Key benefits of virtual data tables

Dear ONE DATA experts,
I’m keen to know what 2-3 key benefits do you see, to have virtual data tables?


You can take a look at the answer here: Do VDTs have performance benefits? - #4 by adrian.berndl

  • being able to maintain a complex SQL query or Apps data source definition in one spot rather than several: instead of writing multiple Apps data sources with more or less the same complex content you write only one in the definition of the virtual data table
  • being able to create views on data tables that can be used in workflows: This may save you quite some query processors
  • in combination with resource sharing and access rights management in ONE DATA the possibility to construct something like a “more powerful analysis authorization”: You can create a virtual data table that has the same content as the underlying data table but without certain rows or columns. You can ensure that a user of the virtual data table cannot see this data. You can combine this with the usual analysis authorization of the underlying data table.
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The info from Katharina is actually quite crucial. There is nothing in the concept of virtual data tables that gives you any guaranteed performance benefit.

Something that I think Jonas mentioned: VDTs are - by construction - immutable, so you can expose them without fearing that the data gets modified


To my knowledge VDTs are the only way to share data without creating a data replication or the ‘general sharing risk’.
That is the risk that the shared data is changed (e.g. schema) or even deleted in the target project (and hence also in the home project…).
The rights in the target project can change, e.g. if you share the DT to a certain project, no user there has delete rights in this project but later they receive these rights and could delete it without knowledge of the original sharer.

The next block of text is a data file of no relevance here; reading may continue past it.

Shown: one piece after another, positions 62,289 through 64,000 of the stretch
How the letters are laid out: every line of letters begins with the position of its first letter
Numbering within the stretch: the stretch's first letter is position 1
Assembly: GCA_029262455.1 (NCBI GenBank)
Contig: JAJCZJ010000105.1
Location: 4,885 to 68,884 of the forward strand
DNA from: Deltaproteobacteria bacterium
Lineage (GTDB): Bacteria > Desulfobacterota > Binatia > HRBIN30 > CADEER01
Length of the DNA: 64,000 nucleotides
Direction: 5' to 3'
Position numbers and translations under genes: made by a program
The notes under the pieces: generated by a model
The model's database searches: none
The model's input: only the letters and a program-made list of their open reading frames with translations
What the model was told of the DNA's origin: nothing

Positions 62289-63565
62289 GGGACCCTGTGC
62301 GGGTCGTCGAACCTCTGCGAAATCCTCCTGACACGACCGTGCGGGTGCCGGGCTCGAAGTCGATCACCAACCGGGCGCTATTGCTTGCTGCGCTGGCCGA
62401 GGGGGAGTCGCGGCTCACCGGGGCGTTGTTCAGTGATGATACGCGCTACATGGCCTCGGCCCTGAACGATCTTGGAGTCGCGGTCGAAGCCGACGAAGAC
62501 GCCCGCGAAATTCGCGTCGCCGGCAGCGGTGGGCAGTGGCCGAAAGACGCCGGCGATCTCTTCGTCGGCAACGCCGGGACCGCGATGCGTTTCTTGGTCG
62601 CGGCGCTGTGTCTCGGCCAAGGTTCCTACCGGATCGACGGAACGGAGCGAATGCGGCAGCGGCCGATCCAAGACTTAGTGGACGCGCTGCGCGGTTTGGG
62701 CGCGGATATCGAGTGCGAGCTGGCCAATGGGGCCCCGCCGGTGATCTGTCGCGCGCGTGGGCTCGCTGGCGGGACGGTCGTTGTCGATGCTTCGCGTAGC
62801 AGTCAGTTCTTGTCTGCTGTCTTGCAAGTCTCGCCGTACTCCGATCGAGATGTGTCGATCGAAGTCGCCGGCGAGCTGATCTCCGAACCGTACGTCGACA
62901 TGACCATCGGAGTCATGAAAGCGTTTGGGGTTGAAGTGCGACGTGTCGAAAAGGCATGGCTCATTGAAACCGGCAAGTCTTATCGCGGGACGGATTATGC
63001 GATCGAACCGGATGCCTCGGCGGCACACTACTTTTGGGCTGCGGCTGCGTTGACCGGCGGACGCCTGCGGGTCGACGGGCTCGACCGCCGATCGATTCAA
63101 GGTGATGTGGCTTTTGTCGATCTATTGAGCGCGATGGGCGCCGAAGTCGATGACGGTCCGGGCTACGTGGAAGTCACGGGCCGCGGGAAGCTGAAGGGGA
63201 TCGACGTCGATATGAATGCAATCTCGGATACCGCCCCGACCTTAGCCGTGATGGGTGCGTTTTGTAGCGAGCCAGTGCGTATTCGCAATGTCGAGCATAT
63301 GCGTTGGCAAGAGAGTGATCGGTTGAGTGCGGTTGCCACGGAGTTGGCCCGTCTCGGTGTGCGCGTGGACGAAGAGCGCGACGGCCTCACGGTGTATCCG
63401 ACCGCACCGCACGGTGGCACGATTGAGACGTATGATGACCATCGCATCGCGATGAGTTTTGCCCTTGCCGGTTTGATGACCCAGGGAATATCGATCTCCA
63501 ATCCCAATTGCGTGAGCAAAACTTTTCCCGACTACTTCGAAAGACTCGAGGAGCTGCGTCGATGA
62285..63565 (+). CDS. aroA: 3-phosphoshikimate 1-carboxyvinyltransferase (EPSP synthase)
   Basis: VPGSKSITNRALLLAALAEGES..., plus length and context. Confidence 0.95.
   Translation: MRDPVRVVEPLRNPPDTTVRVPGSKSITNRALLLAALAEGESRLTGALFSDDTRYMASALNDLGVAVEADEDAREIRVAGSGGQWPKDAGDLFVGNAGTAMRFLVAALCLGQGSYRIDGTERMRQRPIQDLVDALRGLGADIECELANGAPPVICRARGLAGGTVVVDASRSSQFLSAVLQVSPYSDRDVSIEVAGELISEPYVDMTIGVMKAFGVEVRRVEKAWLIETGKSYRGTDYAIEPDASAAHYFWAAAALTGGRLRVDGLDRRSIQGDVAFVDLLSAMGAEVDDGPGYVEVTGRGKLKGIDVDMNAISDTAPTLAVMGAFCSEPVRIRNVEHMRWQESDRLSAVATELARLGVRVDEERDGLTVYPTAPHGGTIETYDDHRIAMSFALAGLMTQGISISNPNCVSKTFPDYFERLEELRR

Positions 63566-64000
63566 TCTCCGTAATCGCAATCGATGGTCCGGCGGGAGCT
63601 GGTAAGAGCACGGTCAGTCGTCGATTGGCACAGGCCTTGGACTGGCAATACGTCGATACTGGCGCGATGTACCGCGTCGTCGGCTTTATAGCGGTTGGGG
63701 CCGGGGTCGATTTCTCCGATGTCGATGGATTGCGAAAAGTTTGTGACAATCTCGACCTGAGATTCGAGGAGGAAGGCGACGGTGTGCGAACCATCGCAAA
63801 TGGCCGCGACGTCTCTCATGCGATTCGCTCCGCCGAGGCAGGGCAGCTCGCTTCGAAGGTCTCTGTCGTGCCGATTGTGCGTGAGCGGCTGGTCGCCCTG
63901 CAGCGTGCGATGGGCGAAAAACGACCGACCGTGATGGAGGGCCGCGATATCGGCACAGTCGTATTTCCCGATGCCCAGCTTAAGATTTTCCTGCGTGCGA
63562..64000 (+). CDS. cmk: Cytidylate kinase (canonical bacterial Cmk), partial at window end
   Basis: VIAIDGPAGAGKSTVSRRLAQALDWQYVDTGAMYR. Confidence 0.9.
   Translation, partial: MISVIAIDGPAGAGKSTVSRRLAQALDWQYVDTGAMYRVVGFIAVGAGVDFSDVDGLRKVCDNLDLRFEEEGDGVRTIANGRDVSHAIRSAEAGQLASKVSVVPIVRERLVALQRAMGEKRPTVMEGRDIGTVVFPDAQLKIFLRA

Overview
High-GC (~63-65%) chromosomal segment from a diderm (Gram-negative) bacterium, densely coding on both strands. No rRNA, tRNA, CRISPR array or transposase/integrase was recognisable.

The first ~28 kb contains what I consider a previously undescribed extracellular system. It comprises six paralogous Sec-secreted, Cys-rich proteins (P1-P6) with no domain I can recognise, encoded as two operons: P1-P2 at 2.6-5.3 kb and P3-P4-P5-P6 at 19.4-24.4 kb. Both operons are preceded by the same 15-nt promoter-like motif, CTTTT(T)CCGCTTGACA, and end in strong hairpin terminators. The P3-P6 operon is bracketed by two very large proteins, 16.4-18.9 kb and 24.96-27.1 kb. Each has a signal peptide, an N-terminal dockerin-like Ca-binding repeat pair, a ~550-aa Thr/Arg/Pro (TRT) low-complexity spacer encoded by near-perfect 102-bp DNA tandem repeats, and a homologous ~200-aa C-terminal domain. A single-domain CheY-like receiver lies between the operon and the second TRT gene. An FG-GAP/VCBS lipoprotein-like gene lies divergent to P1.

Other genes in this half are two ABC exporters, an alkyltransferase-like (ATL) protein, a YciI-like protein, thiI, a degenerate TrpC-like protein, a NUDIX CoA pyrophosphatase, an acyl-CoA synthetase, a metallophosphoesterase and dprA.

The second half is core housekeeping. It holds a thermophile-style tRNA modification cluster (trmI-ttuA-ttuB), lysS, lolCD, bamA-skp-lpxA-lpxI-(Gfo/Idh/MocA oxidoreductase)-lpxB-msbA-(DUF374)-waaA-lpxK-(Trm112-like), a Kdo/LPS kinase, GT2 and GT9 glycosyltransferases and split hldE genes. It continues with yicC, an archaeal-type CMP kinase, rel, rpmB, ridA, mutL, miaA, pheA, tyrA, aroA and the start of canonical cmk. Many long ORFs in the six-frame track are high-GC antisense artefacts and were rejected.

Of course the users in the target project can then only read the data and not write to it.

It’s important to mention that if the users in the target project have the rights to delete, they can of course also delete the VDT, hence if you want to share the same data to multiple projects, you should always make a new VDT (a project specific VDT). Because if you would create a VDT of Table A and share the same VDT to Project X,Y, Z and e.g. someone deletes the VDT in one project, it’s of course also deleted in every other project. Basically the same problem why you do not directly want to share tables in the first place.

Unfortunately you cannot ‘lock’ the VDT definition, e.g. only select certain columns/rows to create a VDT and then share it to a project, without anyone in the target project being able to touch the VDT definition.

Hence I always leave the default SQL statement (or even remove the “sql” from the dataOptions, which might give you a performance boost in loading as I have learned from @stefan.ganser ), because it’s usually always possible that users in the project where you share the VDT can edit the VDT definition anyways.

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Thanks to all your valuable input. that helps me a lot in positioning against other vendors.